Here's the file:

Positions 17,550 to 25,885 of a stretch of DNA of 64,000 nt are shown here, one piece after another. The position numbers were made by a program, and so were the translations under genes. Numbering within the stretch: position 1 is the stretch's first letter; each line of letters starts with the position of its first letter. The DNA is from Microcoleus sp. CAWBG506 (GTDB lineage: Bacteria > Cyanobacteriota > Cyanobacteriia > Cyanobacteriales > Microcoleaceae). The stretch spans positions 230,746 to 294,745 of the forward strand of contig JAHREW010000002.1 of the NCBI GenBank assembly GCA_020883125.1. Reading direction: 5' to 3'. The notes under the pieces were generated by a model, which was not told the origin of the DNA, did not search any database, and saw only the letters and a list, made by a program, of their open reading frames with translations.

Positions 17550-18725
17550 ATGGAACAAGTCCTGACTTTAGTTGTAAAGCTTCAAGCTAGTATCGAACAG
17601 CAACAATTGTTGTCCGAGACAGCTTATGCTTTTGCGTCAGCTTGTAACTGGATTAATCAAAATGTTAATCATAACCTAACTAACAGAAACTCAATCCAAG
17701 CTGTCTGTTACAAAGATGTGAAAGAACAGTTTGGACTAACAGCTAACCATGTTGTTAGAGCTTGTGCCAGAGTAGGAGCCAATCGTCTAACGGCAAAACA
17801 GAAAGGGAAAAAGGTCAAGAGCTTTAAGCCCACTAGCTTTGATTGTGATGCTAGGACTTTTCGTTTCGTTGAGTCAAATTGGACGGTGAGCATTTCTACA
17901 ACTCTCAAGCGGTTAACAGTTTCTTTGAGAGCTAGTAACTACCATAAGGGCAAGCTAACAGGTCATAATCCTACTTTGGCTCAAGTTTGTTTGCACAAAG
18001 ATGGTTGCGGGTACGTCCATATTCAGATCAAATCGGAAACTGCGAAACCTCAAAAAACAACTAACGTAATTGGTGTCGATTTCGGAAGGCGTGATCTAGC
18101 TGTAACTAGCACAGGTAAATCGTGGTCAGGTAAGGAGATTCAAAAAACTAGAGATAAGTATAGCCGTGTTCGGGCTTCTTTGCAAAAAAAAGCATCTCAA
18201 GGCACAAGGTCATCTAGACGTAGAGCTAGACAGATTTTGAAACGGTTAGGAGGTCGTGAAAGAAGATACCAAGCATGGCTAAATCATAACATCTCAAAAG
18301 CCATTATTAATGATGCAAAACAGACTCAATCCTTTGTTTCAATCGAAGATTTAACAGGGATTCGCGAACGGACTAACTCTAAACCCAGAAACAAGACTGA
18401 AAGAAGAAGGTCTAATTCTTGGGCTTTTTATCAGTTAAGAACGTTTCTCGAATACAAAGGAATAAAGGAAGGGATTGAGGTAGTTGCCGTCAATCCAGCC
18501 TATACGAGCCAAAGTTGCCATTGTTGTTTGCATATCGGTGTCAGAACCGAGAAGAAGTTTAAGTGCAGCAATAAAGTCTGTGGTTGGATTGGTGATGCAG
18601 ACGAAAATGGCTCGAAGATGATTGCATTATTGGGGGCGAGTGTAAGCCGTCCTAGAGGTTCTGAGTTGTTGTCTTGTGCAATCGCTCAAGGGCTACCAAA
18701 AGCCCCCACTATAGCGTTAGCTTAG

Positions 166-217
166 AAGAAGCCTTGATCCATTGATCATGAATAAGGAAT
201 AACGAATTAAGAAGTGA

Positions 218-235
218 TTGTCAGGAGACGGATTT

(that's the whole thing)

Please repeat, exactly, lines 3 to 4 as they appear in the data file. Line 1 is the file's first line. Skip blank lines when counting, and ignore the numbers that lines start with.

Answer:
17550 ATGGAACAAGTCCTGACTTTAGTTGTAAAGCTTCAAGCTAGTATCGAACAG
17601 CAACAATTGTTGTCCGAGACAGCTTATGCTTTTGCGTCAGCTTGTAACTGGATTAATCAAAATGTTAATCATAACCTAACTAACAGAAACTCAATCCAAG